Three points from our analysis warrant further discussion, the first of which is by far the most promising. It involves the importance of the dynamic health shock measure, which was indirectly measured in this study using the time-dependent recent hospitalization indicator. There are two aspects of this effect to keep in mind—it was quite large, and it did not mediate the effects of the baseline hip fracture risk factors. What this dynamic health shock measure captures is the transition period when older adults are especially vulnerable to adverse effects associated with both their underlying health shock (i.e., the reasons for their recent hospital admission) and the consequences of their treatments (e.g., delirium, disorientation, and increased risk for falling), especially in fragmented health care delivery systems (35
When calibrated at 14 days, which is when the effect size peaked, the health shock measure increased the risk of hip fracture by 151% and substantially improved the fit of the model (χ2 improvement in the log likelihood ratio = 19.07 at 1 df; p < .005). Although the effect size diminished to a 100% risk increase at 30 days, it then remained stable throughout 120 days. This early (14 day) risk peak, followed by a somewhat reduced risk by 30 days that plateaus for at least 4 months, reflects the initial concentration of risk during the immediate postdischarge period (i.e., short-term risks associated with delirium, disorientation, and increased risk for falling), followed by the enduring elevated risk (i.e., long-term risks associated with reduced systemic and reserve capacities) associated with hospitalization among older adults. As such, this suggests that postdischarge planning and monitoring for at least the first 2–4 weeks following hospitalization for something other than a hip fracture could reduce the risk of subsequent hip fracture.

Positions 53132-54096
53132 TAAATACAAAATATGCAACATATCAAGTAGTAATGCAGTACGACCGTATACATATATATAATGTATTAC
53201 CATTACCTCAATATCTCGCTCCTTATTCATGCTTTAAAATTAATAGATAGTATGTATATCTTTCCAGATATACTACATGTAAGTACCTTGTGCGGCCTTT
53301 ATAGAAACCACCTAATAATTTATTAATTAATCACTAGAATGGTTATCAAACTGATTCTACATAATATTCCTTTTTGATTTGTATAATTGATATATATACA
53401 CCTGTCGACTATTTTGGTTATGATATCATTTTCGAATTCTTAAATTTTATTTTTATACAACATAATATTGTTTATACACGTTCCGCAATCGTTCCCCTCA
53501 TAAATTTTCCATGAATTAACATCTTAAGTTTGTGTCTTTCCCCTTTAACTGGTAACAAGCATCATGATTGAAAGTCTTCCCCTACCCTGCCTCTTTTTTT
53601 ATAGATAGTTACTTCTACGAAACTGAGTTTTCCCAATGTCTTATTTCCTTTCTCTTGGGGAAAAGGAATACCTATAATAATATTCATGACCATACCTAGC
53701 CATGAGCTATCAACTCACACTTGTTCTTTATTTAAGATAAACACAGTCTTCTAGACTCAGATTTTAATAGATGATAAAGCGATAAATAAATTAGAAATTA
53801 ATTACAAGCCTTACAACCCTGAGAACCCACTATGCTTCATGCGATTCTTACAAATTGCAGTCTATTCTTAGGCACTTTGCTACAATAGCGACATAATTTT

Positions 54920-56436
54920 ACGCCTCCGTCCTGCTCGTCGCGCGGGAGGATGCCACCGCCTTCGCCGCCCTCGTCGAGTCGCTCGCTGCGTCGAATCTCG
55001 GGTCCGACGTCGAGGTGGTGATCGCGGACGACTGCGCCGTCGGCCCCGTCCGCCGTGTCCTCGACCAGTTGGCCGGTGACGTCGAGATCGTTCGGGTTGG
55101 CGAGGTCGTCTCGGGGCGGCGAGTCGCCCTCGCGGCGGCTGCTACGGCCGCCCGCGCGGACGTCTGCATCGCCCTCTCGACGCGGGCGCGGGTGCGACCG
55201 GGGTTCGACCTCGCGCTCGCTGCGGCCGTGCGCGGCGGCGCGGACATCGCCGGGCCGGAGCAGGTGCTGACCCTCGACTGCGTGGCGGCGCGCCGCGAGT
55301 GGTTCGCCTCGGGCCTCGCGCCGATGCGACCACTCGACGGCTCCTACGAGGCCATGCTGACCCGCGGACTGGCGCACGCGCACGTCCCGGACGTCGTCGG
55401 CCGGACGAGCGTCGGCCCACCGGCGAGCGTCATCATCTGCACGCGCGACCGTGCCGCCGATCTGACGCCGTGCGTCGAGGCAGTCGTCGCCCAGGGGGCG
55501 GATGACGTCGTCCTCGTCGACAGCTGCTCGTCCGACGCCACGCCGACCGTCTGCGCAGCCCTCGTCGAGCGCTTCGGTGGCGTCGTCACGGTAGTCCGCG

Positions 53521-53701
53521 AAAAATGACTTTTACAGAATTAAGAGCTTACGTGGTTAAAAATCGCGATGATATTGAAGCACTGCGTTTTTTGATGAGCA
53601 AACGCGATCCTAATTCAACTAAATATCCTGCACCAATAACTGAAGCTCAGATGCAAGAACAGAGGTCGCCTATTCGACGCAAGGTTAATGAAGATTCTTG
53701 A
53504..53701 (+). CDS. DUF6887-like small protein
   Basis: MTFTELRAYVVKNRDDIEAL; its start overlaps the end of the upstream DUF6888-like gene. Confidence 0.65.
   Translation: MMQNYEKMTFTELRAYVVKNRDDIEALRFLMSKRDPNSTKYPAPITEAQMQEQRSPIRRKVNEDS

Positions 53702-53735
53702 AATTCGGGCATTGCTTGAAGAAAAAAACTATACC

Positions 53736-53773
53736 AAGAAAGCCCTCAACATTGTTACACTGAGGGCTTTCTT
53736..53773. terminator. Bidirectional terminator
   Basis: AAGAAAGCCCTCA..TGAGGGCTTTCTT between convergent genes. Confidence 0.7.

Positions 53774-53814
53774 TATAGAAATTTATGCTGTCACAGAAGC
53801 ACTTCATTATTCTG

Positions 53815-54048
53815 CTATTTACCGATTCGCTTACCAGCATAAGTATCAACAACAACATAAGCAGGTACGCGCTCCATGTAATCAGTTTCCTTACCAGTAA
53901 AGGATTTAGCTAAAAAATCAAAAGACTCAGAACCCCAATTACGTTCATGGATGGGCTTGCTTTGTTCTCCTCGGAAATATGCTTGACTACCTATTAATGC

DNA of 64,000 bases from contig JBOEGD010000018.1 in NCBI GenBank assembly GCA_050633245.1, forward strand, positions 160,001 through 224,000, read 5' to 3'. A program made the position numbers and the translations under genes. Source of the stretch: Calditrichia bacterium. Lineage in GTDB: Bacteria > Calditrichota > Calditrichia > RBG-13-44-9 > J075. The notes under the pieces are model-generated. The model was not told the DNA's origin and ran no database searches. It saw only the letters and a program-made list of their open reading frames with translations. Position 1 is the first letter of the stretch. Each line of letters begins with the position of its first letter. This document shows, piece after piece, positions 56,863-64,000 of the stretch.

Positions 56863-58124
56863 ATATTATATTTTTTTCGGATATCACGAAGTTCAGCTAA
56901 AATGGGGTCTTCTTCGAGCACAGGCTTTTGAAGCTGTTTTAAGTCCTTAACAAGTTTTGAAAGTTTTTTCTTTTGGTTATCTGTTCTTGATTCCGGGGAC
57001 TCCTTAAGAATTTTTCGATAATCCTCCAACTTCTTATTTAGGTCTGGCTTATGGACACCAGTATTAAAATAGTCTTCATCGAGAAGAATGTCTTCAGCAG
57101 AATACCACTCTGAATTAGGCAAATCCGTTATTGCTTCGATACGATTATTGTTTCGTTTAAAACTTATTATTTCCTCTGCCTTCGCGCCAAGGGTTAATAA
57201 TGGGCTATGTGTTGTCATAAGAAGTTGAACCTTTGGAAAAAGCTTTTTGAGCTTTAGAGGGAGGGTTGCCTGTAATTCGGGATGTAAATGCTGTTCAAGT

Clearly, the introduction of the health shock (i.e., recent hospitalization) measure is a very promising development that underscores the need to shift from static to dynamic risk modeling approaches. Further research is needed, however, that explores the health shock measure in order to clarify what the underlying etiologic mechanisms might be. Such research should include whether restrictions to surgical versus medical admissions, shorter versus longer stays, or other decompositions would identify particular hospitalization subsets that pose the greatest risks for subsequent hip fracture.
The second discussion point is that there were no surprises in the identification of either the static baseline risk factors or the magnitudes of their risks. That is, our risk estimates are remarkably consistent with the extant literature (15
). Of the 5,511 AHEAD participants in our analysis, 495 (8.9%) suffered a postbaseline hip fracture. In the static baseline model, hip fracture risk was significantly higher for older adults, whites, women, those who lived in mobile homes, were normal or underweight, current and former smokers, those with diabetes, had poor self-rated health, were fallers, or had lower cognitive status. The greatest of these risks involved age (AHRs of 2.01, 2.82, and 4.91 for 75–79, 80–84, and ≥85 year age groups vs those aged 70–74 years; p
values <.001), sex (AHR = 0.45 for men vs women; p